Don’t Be Scared
Is it better to be fearful or fearless?
I listened to a podcast this week (On the top of fear), which highlighted a woman that was physically incapable of experiencing it.She “suffered” from something called Urbach-Wiethe disease, which causes calcium to cover one’s amygdala, the part of the brain responsible for processing fear.
From an evolutionary perspective, humans developed fear to help us recognize danger and avoid it. But, because we live in an increasingly safe world, we don’t really need fear as much as we tend to experience it. Being fearless 500 years ago would have surely gotten you killed, but today, a fearless woman like the one profiled in the podcast can live a fairly normal life. Even the dicey moments she’s found herself in — an abusive marriage, being robbed a couple of times — are not considered traumatic to her. As the host mused in the show’s conclusion:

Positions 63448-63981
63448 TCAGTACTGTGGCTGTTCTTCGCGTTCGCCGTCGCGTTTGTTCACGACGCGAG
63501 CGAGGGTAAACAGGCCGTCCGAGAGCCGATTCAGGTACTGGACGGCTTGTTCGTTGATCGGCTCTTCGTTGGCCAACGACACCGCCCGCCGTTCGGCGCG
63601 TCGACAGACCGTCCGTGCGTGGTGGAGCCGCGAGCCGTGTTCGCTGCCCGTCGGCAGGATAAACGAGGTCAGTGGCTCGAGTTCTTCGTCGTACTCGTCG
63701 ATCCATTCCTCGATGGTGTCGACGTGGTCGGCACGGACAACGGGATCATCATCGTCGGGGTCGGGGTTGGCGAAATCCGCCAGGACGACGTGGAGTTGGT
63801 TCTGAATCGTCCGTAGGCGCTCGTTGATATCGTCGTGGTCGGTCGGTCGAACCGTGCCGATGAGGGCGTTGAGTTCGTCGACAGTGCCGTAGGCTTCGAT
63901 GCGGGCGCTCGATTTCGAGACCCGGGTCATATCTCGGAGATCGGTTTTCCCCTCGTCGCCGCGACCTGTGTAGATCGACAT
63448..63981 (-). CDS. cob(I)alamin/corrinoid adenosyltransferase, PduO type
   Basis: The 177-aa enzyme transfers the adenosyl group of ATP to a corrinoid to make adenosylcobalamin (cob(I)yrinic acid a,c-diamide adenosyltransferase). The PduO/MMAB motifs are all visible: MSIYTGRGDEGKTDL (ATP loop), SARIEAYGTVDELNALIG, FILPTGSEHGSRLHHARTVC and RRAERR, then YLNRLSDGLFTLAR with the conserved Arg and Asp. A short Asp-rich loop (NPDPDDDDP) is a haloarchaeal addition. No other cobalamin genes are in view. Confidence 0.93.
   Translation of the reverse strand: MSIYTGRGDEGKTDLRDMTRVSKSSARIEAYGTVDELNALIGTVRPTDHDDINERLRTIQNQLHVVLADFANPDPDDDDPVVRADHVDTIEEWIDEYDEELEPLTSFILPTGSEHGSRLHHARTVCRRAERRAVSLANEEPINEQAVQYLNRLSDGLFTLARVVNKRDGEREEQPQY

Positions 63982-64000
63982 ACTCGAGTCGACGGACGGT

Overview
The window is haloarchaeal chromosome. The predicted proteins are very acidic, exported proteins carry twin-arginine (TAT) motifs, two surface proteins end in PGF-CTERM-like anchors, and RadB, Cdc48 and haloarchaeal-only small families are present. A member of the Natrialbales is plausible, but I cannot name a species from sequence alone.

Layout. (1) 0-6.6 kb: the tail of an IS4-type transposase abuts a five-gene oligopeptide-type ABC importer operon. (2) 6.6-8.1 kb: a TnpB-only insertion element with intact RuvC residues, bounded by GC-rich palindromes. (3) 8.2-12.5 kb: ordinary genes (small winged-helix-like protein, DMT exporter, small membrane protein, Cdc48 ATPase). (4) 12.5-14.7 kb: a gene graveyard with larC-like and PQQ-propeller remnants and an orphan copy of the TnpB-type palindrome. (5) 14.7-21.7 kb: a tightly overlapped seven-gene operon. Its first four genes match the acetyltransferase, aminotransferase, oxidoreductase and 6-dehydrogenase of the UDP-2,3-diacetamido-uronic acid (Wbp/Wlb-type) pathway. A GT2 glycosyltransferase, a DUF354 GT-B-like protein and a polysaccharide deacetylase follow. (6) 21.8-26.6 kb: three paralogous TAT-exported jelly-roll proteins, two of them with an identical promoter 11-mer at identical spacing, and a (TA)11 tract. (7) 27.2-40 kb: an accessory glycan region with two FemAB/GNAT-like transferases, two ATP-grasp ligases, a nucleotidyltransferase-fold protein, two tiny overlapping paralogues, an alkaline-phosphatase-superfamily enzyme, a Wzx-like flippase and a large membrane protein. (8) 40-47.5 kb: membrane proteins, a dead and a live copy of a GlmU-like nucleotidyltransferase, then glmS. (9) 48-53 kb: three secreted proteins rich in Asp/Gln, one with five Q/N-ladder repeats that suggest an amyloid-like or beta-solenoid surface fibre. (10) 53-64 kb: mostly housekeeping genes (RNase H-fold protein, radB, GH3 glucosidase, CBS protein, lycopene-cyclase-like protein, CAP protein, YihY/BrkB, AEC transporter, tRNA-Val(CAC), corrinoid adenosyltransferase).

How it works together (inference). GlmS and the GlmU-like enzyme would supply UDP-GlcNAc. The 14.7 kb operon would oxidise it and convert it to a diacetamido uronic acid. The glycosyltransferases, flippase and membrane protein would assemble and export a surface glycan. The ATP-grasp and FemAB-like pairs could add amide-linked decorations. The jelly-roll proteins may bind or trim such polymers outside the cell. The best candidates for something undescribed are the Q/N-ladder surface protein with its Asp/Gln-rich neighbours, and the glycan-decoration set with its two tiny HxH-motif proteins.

If you have no fear, more terrible things will happen to you, but you don't personally experience them as terrible. If you have a lot of fear, fewer bad things are likely to happen, but it's very probable that your life is more painful to you. So, is it better to be fearful or fearless?
I thought about that a lot this week, as the U.S. elections took place and the news was rife with drama, uncertainty and wild what-ifs. The resulting fear from such speculation has triggered merchants to board up their businesses and friends to leave cities in anticipation of violent civil unrest. At the time of writing, no such danger has materialized. Maybe it will still come? I don’t know. I’m trying not to worry about it.